Tune in tonight on the 405 Radio Network for the wild and crazy weekly dose of OpinioNation.
Our special guest tonight is Kurt Schlichter!! Trust me, it’s going to be a blast.
In honor of the Los Angeles City Council’s recent approval of a resolution “endorsing the ‘meatless Monday’ campaign and asking residents to make a personal pledge to ditch meat for one day a week”, our next steak dinner will take place on Monday, December 10.
Drop me a note to RSVP — and include the word “Steak” in the subject.
Readers of this blog know that I have long been a fan of Jeb Bush, having favored the accomplished former Florida Governor as my candidate for 2012 at least since November 2010.
And while it is still too early to start planning for 2016, when you google that good man’s name, look at what comes up:
. . . the former Florida governor who based a political career on school reform, today called for a “restoration” of lost American values and economic mobility based on educational accountability.
With the gap between the impoverished and privileged in the U.S. widening, the solution lies in a regime of school and teacher evaluation, national standards and more “school choice” in alternatives such as charter schools, he said.
“We have these huge gaps in income,” Bush said at the start of a two-day Washington conference sponsored by his Foundation for Excellence in Education, “with people born into poverty who will stay in poverty.” He said: “This ideal of who we are as a nation — it’s going away, it’s leaving us,” adding: “There is one path that can change this course.”
Emphasis added. Economic mobility, his belief that people born in poverty, reared in dependency, don’t have to stay in that condition and can rise about their circumstances.
It frustrated many Reagan-Kemp conservatives when, right after the Florida primary, Mitt Romney said because of the “safety net,” he wasn’t concerned about the very poor.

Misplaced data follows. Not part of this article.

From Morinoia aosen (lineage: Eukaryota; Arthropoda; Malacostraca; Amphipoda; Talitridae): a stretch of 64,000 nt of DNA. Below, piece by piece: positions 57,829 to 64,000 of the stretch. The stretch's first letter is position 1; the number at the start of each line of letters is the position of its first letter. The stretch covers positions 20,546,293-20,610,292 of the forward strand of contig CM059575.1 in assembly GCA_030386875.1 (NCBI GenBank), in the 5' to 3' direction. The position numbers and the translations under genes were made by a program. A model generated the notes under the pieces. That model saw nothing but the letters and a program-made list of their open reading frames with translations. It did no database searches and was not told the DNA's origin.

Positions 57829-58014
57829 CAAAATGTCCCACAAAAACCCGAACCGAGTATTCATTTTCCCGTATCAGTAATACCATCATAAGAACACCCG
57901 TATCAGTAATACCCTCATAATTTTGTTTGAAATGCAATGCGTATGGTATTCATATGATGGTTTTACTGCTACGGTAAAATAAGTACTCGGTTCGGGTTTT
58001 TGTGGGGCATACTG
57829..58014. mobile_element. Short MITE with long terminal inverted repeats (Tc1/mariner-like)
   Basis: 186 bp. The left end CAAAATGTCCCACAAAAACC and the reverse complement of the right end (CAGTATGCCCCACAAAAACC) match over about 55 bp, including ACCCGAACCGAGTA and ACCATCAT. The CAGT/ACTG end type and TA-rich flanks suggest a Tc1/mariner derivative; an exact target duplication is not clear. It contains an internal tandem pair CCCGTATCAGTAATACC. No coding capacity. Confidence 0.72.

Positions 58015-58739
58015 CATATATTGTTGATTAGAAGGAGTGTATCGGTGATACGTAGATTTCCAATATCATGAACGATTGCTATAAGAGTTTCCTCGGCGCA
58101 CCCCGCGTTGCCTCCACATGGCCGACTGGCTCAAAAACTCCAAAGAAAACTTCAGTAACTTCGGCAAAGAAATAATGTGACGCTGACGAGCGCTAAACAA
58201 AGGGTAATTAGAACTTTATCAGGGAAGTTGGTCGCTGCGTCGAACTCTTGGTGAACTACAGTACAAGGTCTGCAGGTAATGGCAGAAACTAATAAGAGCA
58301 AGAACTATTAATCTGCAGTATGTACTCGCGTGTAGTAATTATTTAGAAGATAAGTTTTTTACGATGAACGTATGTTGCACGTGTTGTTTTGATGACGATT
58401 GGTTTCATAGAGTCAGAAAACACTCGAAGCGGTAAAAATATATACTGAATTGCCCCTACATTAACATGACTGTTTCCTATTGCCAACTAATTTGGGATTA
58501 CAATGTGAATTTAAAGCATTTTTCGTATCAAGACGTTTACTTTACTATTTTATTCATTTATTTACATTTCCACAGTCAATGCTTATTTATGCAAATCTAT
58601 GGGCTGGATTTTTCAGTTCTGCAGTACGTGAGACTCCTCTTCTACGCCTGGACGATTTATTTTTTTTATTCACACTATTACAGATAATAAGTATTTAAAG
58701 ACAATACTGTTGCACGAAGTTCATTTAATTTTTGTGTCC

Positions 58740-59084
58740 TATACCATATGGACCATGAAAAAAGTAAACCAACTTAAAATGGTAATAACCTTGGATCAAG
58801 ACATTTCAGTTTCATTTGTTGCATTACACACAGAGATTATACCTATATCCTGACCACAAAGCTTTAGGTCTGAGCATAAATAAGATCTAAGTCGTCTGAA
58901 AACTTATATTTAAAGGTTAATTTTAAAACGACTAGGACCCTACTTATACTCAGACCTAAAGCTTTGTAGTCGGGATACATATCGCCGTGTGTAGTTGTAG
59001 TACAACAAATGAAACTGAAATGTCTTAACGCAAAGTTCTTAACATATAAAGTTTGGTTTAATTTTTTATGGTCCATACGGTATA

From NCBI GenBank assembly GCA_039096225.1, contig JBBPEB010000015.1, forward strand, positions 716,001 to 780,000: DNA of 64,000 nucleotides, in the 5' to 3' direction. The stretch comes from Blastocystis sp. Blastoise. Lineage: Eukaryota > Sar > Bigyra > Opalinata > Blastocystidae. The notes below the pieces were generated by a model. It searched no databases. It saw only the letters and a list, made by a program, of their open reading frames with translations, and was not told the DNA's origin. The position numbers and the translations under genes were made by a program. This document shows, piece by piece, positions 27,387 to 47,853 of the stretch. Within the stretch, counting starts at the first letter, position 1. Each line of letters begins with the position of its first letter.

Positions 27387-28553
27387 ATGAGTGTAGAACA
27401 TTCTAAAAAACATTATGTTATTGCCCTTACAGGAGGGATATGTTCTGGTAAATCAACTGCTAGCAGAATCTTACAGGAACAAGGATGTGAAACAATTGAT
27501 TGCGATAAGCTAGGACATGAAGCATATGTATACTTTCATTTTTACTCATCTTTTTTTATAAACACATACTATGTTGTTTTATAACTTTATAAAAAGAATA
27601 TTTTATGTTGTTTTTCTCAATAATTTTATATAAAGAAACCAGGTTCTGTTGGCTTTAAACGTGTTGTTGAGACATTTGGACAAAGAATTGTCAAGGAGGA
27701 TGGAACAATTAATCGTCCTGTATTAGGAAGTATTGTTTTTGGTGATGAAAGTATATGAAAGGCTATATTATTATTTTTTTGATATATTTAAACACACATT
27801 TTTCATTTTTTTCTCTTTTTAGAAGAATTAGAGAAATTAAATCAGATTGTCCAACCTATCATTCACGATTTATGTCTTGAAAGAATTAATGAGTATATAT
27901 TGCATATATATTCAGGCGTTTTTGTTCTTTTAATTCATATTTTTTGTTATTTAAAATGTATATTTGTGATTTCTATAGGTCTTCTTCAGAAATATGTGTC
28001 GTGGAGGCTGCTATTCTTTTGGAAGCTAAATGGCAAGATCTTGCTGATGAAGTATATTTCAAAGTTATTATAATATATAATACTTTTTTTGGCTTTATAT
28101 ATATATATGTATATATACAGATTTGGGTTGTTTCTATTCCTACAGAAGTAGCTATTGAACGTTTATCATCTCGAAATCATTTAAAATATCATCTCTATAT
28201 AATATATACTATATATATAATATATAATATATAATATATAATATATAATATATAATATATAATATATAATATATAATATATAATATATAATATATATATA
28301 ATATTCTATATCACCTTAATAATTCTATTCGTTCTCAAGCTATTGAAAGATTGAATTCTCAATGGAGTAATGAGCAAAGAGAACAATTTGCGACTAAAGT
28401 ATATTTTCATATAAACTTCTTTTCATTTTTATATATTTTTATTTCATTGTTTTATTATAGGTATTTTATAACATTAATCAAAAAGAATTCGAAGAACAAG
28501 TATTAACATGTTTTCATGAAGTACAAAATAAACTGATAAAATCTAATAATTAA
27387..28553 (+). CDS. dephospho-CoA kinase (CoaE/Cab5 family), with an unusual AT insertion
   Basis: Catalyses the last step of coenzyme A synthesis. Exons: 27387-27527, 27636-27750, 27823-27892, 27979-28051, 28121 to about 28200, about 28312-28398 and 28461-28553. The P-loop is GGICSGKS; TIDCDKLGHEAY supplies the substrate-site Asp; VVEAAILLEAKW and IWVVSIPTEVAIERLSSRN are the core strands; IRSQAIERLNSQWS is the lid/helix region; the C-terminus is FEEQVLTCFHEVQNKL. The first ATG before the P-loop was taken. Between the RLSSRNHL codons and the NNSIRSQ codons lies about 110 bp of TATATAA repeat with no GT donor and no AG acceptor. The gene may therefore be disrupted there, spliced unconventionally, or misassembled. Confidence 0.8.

Reagan conservatives, however, have long been concerned about the poor because that safety net sometimes traps them in a cycle of dependency. And we want to create the opportunities that will help them find the means to move up into a better economic situation. [Read more…]
In the thread yesterday to a college classmate’s Facebook post on supposed GOP voter suppression in Florida*, I made the case for voter identification laws. When I provided evidence of voter fraud, including linking articles, he dismissed such notions as “claptrap,” with another classmate chiming in to tell me to ” Learn to actually think”. Fascinating how educated liberals oftentimes refuse to acknowledge the facts conservatives present or to address the arguments we make.
And when we don’t agree with their arguments, they accuse us being narrow-minded — or not thinking. Gee, wonder if he faults former Supreme Court Justice John Paul Stevens for not thinking, given that that liberal jurist defended the constitutionality of voter ID laws in Crawford v. Marion County Election Board.
Almost at the same time that I was reading my classmates’ attempt to dismiss my arguments with quips, I caught an explanation for the behavior of this very bright men who attended a very good college on Instapundit:
I’ve always believed that academia’s liberal bias uniquely advantages conservatives and libertarians because it guarantees that such students do not grow up in an intellectual echo-chamber. Instead, they are challenged every day to communicate clearly, order their thoughts with care and sharpen their arguments.
What is sad is that so many of our liberal peers think they are making the better argument when they’re not making arguments at all.
They’re just so used to their liberal opinion being validated.
As I searched through my recent posts this week, as I had last week, in order to pick the best as this week’s nominee for the Watcher’s Council, I realized how little original posting I had done these past two weeks.
It reminded me that I have indeed spent less time blogging than I normally do. I address some of that in the post I did decide to submit, about the creative process, having chosen that one over my George Eliot birthday post.
That chapter of my “epic” is, for me, quite a big deal. The idea has been kicking around in my head at least since 2002; I recently uncovered a dated note from 2004 with ideas for the story. And the particular date on that note, 05/10/04, preceded my first blog post by approximately five months.
This story has been part of me longer than has this blog. Only this month, however, have I succeeded in producing a written version of* the tale that I can share with others.